It’s important to note that this is only with long-term, overuse – like every week for several years.

If you are just getting a spray tan once in a while, like before you go on holiday, these risks do not apply.

While DHA, unless you are subjecting yourself to frequent long-term use, should not cause any side effects or damage to your skin, breathing in spray tan is another story altogether.

Don’t Inhale!

If inhaled, DHA can be absorbed into the bloodstream and trigger asthma and exacerbate lung conditions.

DHA has also been found to have the potential to cause gene mutation and may lead to the development of cancer if it is being inhaled or somehow getting into your bloodstream over a long period of time.  

Although these are some pretty scary side effects, you can very easily prevent them as long as you protect yourself during your spray tan application.

Keep spray tan away from any mucous membranes, like your eyes, nose, mouth, and your ‘girlie bits’. Wear goggles. Most tanning salons should provide you with eye protection. A nose clamp or plug will prevent you from getting it up your nose.

Wear underwear to protect your private parts. And make sure you don’t breathe while the jets are spraying on your tan.

A spray tan is still a safe way to tan and is still infinitely much safer than using a tanning bed or tanning in the sun.


Tanning Beds

First things first – do you know how a tanning bed works? Understanding the mechanics of what is actually tanning you, will go a long way. Is a tanning bed better than a spray tan for pre-vacation color? And is a tanning bed good at all?

What is a tanning bed? And how does it work?

A tanning bed, sometimes called a sun-bed, is a machine that uses ultraviolet (UV) radiation to trigger cells called melanocytes to produce melanin. Melanin is your body’s defense against UV rays and reacts by producing a brownish pigment on your skin (a.k.a. a tan).

A traditional tanning bed emits 95% UVA and 5% UVB, which is about the same percentage ratio between UVA and UVB rays you would get from walking outside on a sunny day. There are differences in UVA and UVB depending on if you’re using a traditional or a bronzing bed.

The difference between getting a tan outside and a tan in a tanning bed is that although the percentage between UVA and UVB rays are similar, the ultraviolet rays in a tanning bed are much stronger than those from the sun.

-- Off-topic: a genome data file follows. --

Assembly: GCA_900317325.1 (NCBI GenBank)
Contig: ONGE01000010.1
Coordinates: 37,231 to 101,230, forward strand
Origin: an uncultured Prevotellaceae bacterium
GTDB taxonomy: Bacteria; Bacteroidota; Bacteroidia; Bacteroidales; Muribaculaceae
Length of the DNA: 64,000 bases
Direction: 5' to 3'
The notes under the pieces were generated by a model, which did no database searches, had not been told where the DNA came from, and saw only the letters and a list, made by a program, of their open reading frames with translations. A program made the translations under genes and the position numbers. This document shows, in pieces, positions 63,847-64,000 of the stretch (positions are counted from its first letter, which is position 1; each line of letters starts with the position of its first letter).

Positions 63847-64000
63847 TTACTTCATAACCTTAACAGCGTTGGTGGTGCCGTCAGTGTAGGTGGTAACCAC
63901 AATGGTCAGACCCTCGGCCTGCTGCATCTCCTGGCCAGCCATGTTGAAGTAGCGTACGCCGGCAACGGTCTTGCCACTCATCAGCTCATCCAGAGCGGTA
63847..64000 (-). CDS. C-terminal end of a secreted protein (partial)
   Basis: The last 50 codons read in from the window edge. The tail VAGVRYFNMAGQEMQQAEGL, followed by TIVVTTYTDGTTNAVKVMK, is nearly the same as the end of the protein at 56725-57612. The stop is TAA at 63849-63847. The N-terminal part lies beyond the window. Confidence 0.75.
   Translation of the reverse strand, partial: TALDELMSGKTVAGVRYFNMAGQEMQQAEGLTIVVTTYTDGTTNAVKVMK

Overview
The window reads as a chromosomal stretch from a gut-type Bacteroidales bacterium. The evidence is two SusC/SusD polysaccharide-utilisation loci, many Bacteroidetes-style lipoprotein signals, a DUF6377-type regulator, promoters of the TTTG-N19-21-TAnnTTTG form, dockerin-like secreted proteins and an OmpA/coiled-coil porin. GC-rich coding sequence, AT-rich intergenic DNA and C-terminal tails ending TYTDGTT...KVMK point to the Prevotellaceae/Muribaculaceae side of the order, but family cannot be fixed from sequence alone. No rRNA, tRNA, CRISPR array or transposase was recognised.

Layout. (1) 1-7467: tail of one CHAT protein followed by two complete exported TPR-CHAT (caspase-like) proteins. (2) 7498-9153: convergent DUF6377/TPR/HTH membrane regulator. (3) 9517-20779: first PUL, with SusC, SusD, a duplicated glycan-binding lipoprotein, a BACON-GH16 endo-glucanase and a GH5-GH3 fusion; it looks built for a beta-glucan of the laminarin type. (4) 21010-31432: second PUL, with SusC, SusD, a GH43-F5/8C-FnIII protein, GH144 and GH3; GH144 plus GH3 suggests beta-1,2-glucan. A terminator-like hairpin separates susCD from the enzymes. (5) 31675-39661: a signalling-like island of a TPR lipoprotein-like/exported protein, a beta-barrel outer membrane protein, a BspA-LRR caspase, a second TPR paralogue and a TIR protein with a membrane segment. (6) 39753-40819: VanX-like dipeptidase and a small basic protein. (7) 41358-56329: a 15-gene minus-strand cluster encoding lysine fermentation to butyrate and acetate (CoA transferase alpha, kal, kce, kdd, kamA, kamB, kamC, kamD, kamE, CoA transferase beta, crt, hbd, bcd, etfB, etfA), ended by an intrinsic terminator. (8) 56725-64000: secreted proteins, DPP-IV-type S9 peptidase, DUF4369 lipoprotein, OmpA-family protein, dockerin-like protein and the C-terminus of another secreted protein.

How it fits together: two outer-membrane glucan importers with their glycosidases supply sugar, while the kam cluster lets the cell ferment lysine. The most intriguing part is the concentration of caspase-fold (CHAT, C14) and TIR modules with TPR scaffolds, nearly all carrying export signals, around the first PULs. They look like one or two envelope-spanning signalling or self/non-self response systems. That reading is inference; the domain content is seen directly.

In the last couple of decades, there has been an increased awareness of the health risks of exposure to UV rays, particularly UVB rays, which are the more dangerous and cancer-causing of the two.

Tanning bed manufacturers, in an attempt to salvage their industry in a time where people are becoming much more health conscious and informed, have developed a series of filters to eliminate UVB rays.

Many tanning salons now offer UVA-only tanning beds.

Risks of Tanning Beds

Despite the fact that a lot of tanning beds today filter out the UVB rays, UVA rays can also lead to premature aging and skin cancer.

And due to the fact that the tanning bed popularity lies in the fact that you can tan faster in a tanning bed than in the sun, you are increasing your risk of these health hazards because tanning beds emit 12 times more UV radiation than natural sunlight.

Not only are you increasing your risk of things like early wrinkles and skin cancer by using a tanning bed that emits harmful rays up to 12 X stronger than the sun, eye damage is also one of the health risks of tanning beds that is not often talked about.

Contrary to popular belief, tanning beds are not safer than tanning in the sun, they are much more harmful.

According to the American Academy of Dermatology Association; “Just one indoor tanning session can increase the risk of developing skin cancer (melanoma by 20%, squamous cell carcinoma by 67%, and basal cell carcinoma by 29%). The evidence that indoor tanning dramatically increases your risk of getting skin cancer is so strong that the U.S. Food and Drug Administration (FDA) requires warning labels on all indoor tanning equipment. Women who tan indoors before they turn 30 are 6 times more likely to get melanoma, the deadliest skin cancer.”

Tanning outside has some benefits, and is better than using a tanning bed.